“Dr. Sonia Goltz is a diligent faculty member who effectively blends her research, teaching and service contributions for positive societal impact.”

Dean Johnson, dean, Michigan Tech College of Business

For Goltz, the designation will help deepen her scholarly work on defining coercion and freedom within psychology and business, continuing to impact the field of behavior analysis. She says that funding will also be directed to campus initiatives that promote business skill development and those that support Diversity, Equity, Inclusion, and Sense of Belonging (DEIS) efforts at Michigan Tech, specifically those that directly benefit student development activities, organizations, and internships.

The late Albert Mickus earned a bachelor’s degree in electrical engineering from Tech in 1949 followed by bachelor’s degree in business a year later. He also earned a master’s degree in business administration at the University of Michigan. After a career with Kohler Company he retired in 1990 as executive director of distribution for the US and Canada. Rosella and Albert’s son Michael, is also an MTU alumnus, earning a bachelor’s degree in electrical engineering in 1974 and a bachelor’s degree in business engineering administration in 1975.

About the College of Business

The Michigan Tech College of Business offers undergraduate majors in accounting, construction management, economics, engineering management, finance, management, management information systems, and marketing, as well as a general business option. Graduate degrees include the TechMBA®, a Master of Engineering Management, a Master of Science in Accounting, and a Master of Science in Applied Natural Resource Economics.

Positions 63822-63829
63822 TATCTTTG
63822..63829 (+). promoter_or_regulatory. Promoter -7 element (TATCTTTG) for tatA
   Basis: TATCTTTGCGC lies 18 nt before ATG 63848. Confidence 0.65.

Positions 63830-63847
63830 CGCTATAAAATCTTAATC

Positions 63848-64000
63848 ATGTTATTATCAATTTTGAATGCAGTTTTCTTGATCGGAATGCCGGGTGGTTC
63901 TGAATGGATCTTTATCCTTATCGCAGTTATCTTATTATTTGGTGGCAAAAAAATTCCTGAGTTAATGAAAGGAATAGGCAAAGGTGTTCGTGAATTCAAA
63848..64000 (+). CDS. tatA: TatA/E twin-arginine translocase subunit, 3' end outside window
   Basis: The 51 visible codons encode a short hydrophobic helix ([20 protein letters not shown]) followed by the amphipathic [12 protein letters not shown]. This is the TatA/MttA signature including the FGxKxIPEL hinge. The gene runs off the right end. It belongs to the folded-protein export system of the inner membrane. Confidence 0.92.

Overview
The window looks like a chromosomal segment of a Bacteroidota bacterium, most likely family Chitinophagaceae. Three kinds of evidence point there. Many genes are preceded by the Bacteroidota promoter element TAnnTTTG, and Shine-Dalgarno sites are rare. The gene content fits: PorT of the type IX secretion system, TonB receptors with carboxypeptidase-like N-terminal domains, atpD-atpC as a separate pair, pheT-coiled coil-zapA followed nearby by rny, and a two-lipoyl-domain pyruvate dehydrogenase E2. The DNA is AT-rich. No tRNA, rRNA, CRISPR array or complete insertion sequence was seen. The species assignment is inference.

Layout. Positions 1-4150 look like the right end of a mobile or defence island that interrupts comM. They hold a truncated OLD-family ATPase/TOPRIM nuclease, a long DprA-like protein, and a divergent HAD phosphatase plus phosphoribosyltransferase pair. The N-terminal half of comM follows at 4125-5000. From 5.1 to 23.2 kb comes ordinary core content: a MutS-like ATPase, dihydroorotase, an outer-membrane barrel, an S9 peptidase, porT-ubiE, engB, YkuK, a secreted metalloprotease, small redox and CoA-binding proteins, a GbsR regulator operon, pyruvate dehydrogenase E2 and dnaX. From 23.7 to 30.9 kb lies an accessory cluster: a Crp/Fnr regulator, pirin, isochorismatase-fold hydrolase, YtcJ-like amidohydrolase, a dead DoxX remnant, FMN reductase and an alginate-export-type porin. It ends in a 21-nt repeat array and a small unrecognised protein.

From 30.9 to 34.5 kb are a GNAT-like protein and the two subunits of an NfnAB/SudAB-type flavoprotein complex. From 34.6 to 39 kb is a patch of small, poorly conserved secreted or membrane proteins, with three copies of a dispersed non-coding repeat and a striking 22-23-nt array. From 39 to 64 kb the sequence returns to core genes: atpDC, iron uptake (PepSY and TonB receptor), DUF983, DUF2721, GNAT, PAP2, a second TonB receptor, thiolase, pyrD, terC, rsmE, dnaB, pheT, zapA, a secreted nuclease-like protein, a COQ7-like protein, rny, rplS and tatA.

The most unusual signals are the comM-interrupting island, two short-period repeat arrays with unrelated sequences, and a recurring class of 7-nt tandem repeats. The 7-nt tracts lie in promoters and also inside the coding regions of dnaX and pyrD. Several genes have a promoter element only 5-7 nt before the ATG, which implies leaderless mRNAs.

Scholarship Spotlight: Stephenson National Bank and Trust Annual Scholarship Award

The Michigan Tech College of Business boasts more than 50 donor- and industry-sponsored scholarships reserved exclusively for new and returning business students. These awards are offered in addition to competitive, merit-, and need-based aid. For 2020-21, total scholarships and grants awarded to undergraduate students in the College of Business exceeded $4.6 million.

This month we highlight the Stephenson National Bank and Trust Annual Scholarship Award.

The Stephenson National Bank and Trust Annual Scholarship Award, valued at $2,000, is available to incoming first-year Michigan Tech College of Business students majoring in finance who have earned a minimum GPA of 3.0. Additional criteria include being a US citizen and having graduated from one of the following high schools of the Upper Peninsula or northeastern Wisconsin: Oconto, Marinette, Delta, Baraga, Houghton, Marquette, or Menominee.

Mike Kolasa

In this Q&A, we hear from Mike Kolasa, vice president and trust officer for the Marquette, Michigan, office of Stephenson National Bank and Trust, headquartered in Marinette, Wisconsin. Kolasa is also an instructor of personal finance planning in the College of Business.  

Q: How did the Stephenson National Bank and Trust (SNBT) Annual Scholarship Award come to be?

SNBT has several core values, one of which is supporting communities and institutions where we do business, including the Copper Country. We also believe in a strong work ethic, self-responsibility, and entrepreneurship. The College of Business is a natural fit for us to support, as we have overlapping geography and values.